The government defends itself by saying that investigations are being conducted in the Western part of the country. The Missing Women Commission in British Columbia headed by Wally Oppal was to investigate 18 murders along a road nicknamed the “Highway of Tears“, but the procedure was eventually abandoned as it did not include Native representatives or prostitutes. Therefore, the aim of a national investigation is to shed light on the practices of the police in charge of local investigations. As shown in Lauren Martin’s account, those practices are often smeared with prejudice, sometimes sexual violence or abuse. Thus, according to ATAC, Native women are “over-watched and under-protected“.

A growing political disagreement

The issue of a national investigation leads to increased political tension. On Thursday 20th of November, lawyer and former senator Serge Joyal publicly promised to legally assist anyone who wished to bring their case against the government and its refusal to investigate all the way to the Supreme Court. Joyal’s work is based on the Canadian Charter of Rights and Freedoms, as well as the UN Declaration on the Rights of Indigenous Peoples, and he thinks bringing the case to the Supreme court is the only way to put pressure on the government. The country’s main trade union, the Canadian Labour congress, is also rallying to this cause, and is encouraging people on their website to send as much mail as possible to the Prime Minister.

Mobilisation of Native Women

Today, some women are taking back the power that was stolen from them in the name of the European political model. They are participating in political debates in increasing numbers, and are statistically far more numerous in returning to school than non-Native women.

“Ever since the Native women movement asking for an Indian Act reform gained popularity, women have gained an increasingly important place in political debates, among community councils and in the dialogue with the government. FAQ is a perfect example of that.“ Aurélie Arnaud

The Quebec Native Women association (FAQ) has indeed allowed the case of the double discrimination of Native women to be brought to the Inter-American Commission on Human Rights, thanks to their annual attending of the UN Permanent Forum on Indigenous Issues, despite political power being too often inaccessible to them. “They are the ones we see blocking the roads so trucks can’t access the building sites for hydroelectric dams or mines they don’t want to see built on their territories,“ explains Aurélie Arnaud.

FAQ is also fighting for Native women to be actively involved in research, to obtain the best possible solution.
“The idea is that we must adapt programs to the reality of Native women, because their lives are not the same as those of the rest of Québec’s women. The Natives suffer from a double discrimination (being a woman and being a Native), and they also have a different history, since colonisation and residential schools have left a deep legacy on socio-economic conditions of nations and Native women.”  Aurélie Arnaud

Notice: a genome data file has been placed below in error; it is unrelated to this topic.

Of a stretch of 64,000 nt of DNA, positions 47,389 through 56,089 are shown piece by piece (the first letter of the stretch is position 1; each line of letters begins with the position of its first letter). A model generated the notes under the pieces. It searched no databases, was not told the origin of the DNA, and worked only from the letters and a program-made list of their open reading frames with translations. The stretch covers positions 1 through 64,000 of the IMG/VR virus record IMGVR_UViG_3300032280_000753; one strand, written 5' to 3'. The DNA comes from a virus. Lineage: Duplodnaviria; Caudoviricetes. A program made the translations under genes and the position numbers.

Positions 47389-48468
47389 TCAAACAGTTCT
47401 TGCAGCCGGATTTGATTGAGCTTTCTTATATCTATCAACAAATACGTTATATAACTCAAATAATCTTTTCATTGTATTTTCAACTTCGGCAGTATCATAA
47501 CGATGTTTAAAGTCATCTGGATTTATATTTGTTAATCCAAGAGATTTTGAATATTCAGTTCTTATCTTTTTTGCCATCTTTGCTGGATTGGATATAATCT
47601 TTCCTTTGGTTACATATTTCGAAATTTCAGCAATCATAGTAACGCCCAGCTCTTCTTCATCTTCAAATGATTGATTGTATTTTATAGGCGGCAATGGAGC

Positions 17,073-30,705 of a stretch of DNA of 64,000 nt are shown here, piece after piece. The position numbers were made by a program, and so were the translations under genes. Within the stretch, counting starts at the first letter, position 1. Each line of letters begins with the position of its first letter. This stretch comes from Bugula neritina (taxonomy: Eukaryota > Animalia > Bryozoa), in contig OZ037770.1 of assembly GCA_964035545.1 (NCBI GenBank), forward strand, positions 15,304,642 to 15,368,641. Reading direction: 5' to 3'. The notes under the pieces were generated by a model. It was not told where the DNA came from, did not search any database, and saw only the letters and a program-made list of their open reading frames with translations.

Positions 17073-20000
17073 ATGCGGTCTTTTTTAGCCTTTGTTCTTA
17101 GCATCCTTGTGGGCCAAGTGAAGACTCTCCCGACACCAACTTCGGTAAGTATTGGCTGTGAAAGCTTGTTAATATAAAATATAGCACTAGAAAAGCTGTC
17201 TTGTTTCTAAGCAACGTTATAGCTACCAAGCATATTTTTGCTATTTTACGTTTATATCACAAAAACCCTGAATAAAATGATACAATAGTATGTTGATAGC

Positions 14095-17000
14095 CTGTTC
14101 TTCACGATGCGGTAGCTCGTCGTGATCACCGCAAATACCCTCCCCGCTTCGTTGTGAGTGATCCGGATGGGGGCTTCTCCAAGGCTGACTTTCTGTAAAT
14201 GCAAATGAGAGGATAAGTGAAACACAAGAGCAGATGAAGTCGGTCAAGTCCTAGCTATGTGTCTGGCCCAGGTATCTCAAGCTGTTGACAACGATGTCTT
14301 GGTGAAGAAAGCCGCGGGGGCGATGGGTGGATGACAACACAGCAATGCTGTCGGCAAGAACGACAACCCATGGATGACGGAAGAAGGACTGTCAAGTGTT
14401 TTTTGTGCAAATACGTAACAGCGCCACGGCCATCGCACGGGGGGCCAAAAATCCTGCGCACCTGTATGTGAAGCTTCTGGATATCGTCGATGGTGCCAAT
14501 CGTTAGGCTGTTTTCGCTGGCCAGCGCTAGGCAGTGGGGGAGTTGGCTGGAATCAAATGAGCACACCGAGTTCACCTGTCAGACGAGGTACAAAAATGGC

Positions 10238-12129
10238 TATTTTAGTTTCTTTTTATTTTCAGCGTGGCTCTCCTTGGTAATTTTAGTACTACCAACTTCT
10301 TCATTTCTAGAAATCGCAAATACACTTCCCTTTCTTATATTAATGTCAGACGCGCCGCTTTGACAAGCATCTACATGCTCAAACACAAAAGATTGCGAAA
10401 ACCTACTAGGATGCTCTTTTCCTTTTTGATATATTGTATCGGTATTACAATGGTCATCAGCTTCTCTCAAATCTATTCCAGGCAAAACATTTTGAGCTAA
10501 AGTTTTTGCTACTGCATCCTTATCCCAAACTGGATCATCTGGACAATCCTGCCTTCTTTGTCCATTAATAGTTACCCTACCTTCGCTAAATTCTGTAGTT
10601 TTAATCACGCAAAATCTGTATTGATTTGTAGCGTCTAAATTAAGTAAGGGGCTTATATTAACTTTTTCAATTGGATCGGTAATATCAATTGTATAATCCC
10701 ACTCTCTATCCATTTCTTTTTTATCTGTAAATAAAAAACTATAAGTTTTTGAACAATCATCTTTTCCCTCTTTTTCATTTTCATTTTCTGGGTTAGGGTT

Local and international mobilisations, and government inaction

Canada waited for 3 years before signing the UN Declaration on the Rights of Indigenous Peoples on September 13, 2007. The country was part, along with the US, Australia and New Zealand, of the 4 ‘no’ votes in opposition to the 143 ‘yes’ votes of the General Assembly. In addition to this, Canada also opposed the Declaration at the UN Human Right Council. According to Aurélie Arnaud, the current government which has been in power since February, 2006 does not believe in self-determination of people and tries to minimize the impact of decisions coming from the Supreme Court. The government also cut the funding that allowed FAQ to reach beyond the Canadian borders. Protestors’ actions are discredited, too. Aurélie Arnaud deplores the secret services and home security mandates to follow Idle No More’s militants, which are allegedly similar to those used for “dangerous terrorists“.

All the Native topics are actually very complex, since they pertain to complicated legal configurations. We can wonder if all this complexity is not voluntary, so as to draw public attention away, avoid any discussion with the Natives and then, undercover, further carry out the colonisation of Natives and the annihilation of their rights.“ Aurélie Arnaud

What would the government have to gain in this? “If no one can be recognized as Native, no one has a claim on a special territory that does not belong to ‘great’ Canada, and so the government can exploit and use all lands as it wishes. Little has changed since the 18th century in that respect.” Aurélie Arnaud

“From Sea to Sea”, “Je me souviens”

The respective mottos of Canada and Québec can help to put into perspective this shocking national phenomenon.
In the future, the priority is for Canadian society — which is largely ignorant about its own colonisation history with regards to Natives— to acknowledge this phenomenon. Prime Minister Harper boasted, during the 2010 G20 summit and before the world’s press, that Canada was the only civilized country to have never colonized.“ Aurélie Arnaud

Faced with this ignorant indifference, or indifferent ignorance, all Canadians must rally. But it must be said that rallying can only occur where there is awareness. The FAQ association started a petition on 2013 to ask for a modification of history syllabi to include the history of colonisation and residential schools, and to “remember“, as Québec says. “The petition got 4,411 signatures,” says Aurélie Arnaud. “FAQ can regularly see how widespread the prejudice and clichés we still have to fight are”.

Several ways to fight these prejudices are available to everyone: signing petitions, sharing information, taking part in protests, but also simply allowing yourself to feel empathy. Understanding emotions and beliefs lead to tolerance, even if in our Western societies empathy can be understood as a synonym of weakness. We must rally for one another in a world where politicians fight violence rather than its causes, as if mildness and virility, dialogue and conflict, and tolerance and strength were always clashing.